The Natural Guide Star Adaptive Optics system for the Gran Telescopio Canarias (GTC) is in its integration phase, and meanwhile the Laser Guide Star update, which will follow two years later, has recently passed its Preliminary Design Phase. This LGS Facility will feature a TOPTICA Na laser, and it will open up the scientific possibilities of GTC enlarging the sky coverage of the AO system and allowing to study at high resolution more scientific targets. A trade-off study was undertaken to decide, among other details, the launching position of the laser and the feasibility of a further upgrade to an MCAO system vs technical complexity, cost and maintenance. As part of this study we have analysed the performance of the GTCAO LGS system to ensure that it will fulfil the specifications in all the different scenarios. Complete end-to-end (E2E) simulations have been performed using the versatile Durham AO Simulation Platform (DASP), including not only real atmospheric profiles from Observatorio del Roque de los Muchachos but also the measured windshake spectrum of the secondary mirror of GTC, the different control loops (TT, DM, focus), the laser uplink jitter and launching telescope divergence, the segmented primary mirror and it's cophasing residual errors, the rotating pupil etc... In this contribution we present a detailed error budget of the system and the results of the E2E simulations that show the impact that such a system will have on the science done with GTC.
The GTC AO system designed and developed during the last years is based on a single deformable mirror with 21 x 21 actuators, conjugated to the telescope pupil, and a Shack-Hartmann wavefront sensor with 20 x 20 subapertures, using an OCAM2 camera. The GTCAO system will provide a corrected beam with a Strehl Ratio (SR) of 0.65 in K-band with bright natural guide stars. This paper reports the updated status of the integration of GTCAO in the IAC laboratory, and the results obtained in the first tests carried out to evaluate the performance of the system, before the complete characterization and the verification of the requirements. The wavefront sensor verification has been completed, and it has been integrated in the optical bench together with the corrector optics including the CILAS deformable mirror. The calibration system, also mounted on the optical bench, includes light sources used to tune, characterise and calibrate the whole system. It also simulates the atmospheric turbulence and the telescope, delivering an aberrated wavefront used to debug the whole control system, and to test the real time control software, the servo loop and different servo control strategies. Finally the Test Camera has been also integrated at the science focus to evaluate the performance.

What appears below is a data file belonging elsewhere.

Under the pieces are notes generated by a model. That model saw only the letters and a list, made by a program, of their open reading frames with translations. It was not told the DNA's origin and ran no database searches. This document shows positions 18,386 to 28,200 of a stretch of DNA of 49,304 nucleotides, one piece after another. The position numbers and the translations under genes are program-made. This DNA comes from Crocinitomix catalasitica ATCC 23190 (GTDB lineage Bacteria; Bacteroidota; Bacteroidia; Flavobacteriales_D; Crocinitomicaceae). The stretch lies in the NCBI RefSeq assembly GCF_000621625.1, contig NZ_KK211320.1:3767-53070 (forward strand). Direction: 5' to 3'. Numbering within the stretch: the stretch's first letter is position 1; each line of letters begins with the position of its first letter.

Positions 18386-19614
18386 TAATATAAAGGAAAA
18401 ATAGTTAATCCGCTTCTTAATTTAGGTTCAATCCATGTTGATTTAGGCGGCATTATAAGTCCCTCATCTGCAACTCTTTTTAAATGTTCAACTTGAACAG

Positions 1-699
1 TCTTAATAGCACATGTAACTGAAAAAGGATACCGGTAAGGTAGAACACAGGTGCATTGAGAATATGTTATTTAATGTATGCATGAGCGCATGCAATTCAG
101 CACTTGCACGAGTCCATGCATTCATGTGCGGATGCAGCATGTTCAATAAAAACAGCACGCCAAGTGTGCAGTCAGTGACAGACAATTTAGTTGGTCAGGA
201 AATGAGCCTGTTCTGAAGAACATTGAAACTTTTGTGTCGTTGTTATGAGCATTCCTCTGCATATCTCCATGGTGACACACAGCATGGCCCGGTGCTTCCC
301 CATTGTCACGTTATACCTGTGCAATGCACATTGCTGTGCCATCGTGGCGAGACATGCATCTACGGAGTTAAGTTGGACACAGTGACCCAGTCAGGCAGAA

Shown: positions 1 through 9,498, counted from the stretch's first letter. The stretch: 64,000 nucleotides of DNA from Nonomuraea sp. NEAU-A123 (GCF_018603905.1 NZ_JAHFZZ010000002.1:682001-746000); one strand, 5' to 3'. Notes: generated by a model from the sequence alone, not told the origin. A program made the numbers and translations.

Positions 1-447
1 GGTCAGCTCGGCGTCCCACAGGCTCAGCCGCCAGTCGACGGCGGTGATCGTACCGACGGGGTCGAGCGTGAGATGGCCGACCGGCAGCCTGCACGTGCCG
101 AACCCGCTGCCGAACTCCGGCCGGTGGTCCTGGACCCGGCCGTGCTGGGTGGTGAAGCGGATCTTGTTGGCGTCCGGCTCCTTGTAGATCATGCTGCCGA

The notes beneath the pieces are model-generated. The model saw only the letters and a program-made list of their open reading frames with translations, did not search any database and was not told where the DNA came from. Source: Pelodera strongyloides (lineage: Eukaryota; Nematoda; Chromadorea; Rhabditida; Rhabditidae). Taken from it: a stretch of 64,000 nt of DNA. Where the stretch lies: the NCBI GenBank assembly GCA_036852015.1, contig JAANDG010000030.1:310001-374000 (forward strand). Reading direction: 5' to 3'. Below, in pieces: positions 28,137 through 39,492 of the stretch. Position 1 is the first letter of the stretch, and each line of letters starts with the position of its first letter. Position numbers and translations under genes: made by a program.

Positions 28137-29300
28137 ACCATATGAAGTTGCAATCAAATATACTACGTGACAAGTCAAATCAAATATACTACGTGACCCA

The Gran Telescopio Canarias Adaptive Optics (GTCAO) will measure the wavefront with a Shack-Hartmann sensor. This wavefront sensor (WFS) is based on the CCD220, an electron-multiplying CCD (EMCCD) that achieves sub-electron readout noise, increasing the signal to noise ratio when weak natural guide stars (NGS) are used as reference. GTCAO will start its operation in telescope with NGS, using only one wavefront sensor, and later it will incorporate a Laser Guide Star (LGS) and consequently a second WFS, also based on an EMCCD. Both EMCCDs and a third one used as spare, have been characterized and compared including the system gain, electron- multiplication gain, readout noise vs gain, excess noise and linearity. The EM gain calibration is important to keep all EMCCD channels in the linear regime and the camera manufacturer carries it out, but it is reported that the multiplication gain may suffer ageing and degradation even if the camera is not in use. This suggests the need to monitor this ageing. In this paper it is proposed and tested a procedure for predictive maintenance that re-characterize the system gain, electron- multiplication gain and linearity periodically in order to predict the eventual ageing of the EMCCD multiplying registers. This procedure can be carried out quickly while the detector is installed in the WFS and in operational status. In order to provide the required illumination, the GTCAO calibration system is used.